Diabetes information and solutions utilizing medical cannabis.
When you hear the word “diabetes,” your first thought is likely about high blood sugar. Blood sugar is an often-underestimated component of your health. When it’s out of whack over a long period of time, it could develop into diabetes. Diabetes affects your body’s ability to produce or use insulin, a hormone that allows your body to turn glucose (sugar) into energy.
To date, clinical studies have largely focused on phytocannabinoids, including whole cannabis, THC or its synthetic analogue (dronabinol), or nabiximols which are combinations of THC and cannabidiol (e.g. Sativex) to treat neuropathic pain of various origins. In these studies, the phytocannabinoids are most commonly delivered by inhalation (vaporized, smoked), orally, or oromucosally.
CBD vs. THC: What’s the Difference?
To understand proper dosing of medical cannabis, one must first understand the 2 major components of Cannabis. This includes Cannabidiol (CBD) and tetrahydrocannabinol (THC), two natural compounds found in plants of the Cannabis genus.
CBD is found primarily in extractions from the hemp plant. Bud and Herbs delivery of CBD includes gels, chewable tablets, oils, supplements, extracts, and more.
THC is the main psychoactive compound in marijuana that gives the high sensation. It can be consumed by smoking marijuana. It’s also available in Bud and Herbs products in oils, Chew tablet’s, tinctures, capsules, and more.
Both compounds interact with your body’s endocannabinoid system but they have very different effects.
CBD vs. THC: Chemical structure
Both CBD and THC have the exact same molecular structure: 21 carbon atoms, 30 hydrogen atoms, and 2 oxygen atoms. A slight difference in how the atoms are arranged accounts for the differing impacts on your body.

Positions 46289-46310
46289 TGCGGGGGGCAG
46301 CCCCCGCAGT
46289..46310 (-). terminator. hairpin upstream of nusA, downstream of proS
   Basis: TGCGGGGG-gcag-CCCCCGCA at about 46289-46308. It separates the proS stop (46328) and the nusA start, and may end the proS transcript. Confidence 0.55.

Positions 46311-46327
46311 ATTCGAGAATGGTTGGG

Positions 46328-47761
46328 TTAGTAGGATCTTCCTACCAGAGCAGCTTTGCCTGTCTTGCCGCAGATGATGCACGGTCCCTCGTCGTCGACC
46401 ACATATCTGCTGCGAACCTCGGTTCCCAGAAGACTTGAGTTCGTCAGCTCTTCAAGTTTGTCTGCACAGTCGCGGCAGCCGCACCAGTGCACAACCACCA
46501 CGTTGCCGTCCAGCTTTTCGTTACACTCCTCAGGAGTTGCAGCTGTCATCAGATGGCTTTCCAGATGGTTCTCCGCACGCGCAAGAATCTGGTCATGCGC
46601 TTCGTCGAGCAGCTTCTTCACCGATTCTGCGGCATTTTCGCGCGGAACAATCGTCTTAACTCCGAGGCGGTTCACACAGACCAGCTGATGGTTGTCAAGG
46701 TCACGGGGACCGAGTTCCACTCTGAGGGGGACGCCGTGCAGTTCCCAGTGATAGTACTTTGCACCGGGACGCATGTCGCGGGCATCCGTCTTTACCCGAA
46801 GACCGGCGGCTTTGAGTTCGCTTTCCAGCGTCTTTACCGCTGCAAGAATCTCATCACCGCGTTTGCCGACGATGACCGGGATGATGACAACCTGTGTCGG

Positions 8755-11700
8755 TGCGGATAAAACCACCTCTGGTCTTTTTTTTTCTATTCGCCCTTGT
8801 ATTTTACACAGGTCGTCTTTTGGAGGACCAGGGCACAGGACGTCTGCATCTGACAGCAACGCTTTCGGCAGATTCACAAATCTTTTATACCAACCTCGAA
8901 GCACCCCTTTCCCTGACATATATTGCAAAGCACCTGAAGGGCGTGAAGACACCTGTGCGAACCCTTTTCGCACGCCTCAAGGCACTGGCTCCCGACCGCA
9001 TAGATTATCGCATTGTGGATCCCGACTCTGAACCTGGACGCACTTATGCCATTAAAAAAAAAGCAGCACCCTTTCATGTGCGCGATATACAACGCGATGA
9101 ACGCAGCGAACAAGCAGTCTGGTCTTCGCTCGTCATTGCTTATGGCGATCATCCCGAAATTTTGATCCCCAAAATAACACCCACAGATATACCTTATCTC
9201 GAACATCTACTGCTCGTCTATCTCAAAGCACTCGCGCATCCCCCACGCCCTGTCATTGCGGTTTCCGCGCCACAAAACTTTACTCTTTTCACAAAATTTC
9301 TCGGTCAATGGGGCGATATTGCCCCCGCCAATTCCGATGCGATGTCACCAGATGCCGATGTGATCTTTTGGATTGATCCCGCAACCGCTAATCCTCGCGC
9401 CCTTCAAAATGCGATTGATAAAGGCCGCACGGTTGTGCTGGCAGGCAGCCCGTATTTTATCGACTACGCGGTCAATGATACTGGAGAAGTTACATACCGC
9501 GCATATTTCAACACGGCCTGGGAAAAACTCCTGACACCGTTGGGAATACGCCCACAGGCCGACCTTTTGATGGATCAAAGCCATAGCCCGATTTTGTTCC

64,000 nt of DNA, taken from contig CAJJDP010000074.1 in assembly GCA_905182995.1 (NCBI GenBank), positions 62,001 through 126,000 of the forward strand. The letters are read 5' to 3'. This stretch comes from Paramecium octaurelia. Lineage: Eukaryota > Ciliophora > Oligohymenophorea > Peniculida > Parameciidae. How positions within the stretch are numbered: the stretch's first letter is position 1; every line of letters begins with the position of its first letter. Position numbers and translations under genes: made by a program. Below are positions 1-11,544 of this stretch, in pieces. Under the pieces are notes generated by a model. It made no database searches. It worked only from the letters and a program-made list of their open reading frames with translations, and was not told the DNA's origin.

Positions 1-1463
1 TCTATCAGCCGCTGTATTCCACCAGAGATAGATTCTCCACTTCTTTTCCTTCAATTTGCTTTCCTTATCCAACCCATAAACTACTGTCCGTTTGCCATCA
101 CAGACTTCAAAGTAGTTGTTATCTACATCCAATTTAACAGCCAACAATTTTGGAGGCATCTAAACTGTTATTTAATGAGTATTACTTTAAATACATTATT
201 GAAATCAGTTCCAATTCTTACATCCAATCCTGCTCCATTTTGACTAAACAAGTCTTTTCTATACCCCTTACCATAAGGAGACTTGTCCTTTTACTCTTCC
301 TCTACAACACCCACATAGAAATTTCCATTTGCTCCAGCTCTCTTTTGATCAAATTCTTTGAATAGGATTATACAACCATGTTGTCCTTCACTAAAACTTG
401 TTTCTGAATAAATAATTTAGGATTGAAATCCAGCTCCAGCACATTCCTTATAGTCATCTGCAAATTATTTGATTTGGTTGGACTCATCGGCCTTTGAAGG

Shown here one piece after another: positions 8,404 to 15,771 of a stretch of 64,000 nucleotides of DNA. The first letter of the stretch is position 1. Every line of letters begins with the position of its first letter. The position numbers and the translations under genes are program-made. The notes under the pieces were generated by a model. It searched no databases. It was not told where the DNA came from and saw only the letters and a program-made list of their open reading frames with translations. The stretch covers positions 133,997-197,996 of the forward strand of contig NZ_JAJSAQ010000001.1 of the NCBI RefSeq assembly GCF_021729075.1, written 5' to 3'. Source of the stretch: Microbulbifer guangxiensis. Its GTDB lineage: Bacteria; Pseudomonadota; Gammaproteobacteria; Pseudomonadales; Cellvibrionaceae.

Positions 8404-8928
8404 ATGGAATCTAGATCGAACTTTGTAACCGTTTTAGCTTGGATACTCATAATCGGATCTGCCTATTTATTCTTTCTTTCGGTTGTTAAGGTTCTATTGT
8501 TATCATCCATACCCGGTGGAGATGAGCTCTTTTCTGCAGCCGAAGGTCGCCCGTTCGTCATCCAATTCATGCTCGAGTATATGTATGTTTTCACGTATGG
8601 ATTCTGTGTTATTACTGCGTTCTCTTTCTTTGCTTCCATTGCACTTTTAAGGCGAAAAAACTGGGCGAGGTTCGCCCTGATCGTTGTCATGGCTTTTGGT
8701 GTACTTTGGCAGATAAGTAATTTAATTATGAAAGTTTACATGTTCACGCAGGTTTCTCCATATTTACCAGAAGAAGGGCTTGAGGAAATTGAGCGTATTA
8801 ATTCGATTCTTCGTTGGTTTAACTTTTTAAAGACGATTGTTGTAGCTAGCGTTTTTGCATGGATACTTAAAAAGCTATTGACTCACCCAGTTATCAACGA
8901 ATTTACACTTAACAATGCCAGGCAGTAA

Both CBD and THC are chemically similar to your body’s own endocannabinoids. This allows them to interact with your cannabinoid receptors. The interaction impacts the release of neurotransmitters in your brain. Neurotransmitters are chemicals responsible for relaying messages between cells and have roles in pain, immune function, stress, sleep, to name a few.
CBD vs. THC: Psychoactive components
Despite their similar chemical structures, CBD and THC don’t have the same psychoactive effects. In fact, CBD is a nonpsychoactive compound. That means it doesn’t produce the “high” associated with THC.
THC binds with the cannabinoid 1 (CB1) receptors in the brain. It produces a high or sense of euphoria.
CBD binds very weakly, if at all, to CB1 receptors. In fact, it can interfere with the binding of THC and dampen the psychoactive effects.
While there is clinical evidence that cannabis and its extracts have some efficacy against chronic neuropathic pain, the current meta-analyses suggest that this efficacy is relatively modest compared to placebo. It might be noted, however, that cannabis and cannabinoids consistently improve sleep and disability index despite the fact that they do not always significantly improve pain. Cannabinoids are generally well-tolerated by patients and there is good evidence to suggest that tolerance does not develop to their beneficial effects. In fact, a higher proportion of patients respond better to longer term treatment, suggesting that cannabinoids may offer a safer alternative than some current treatments.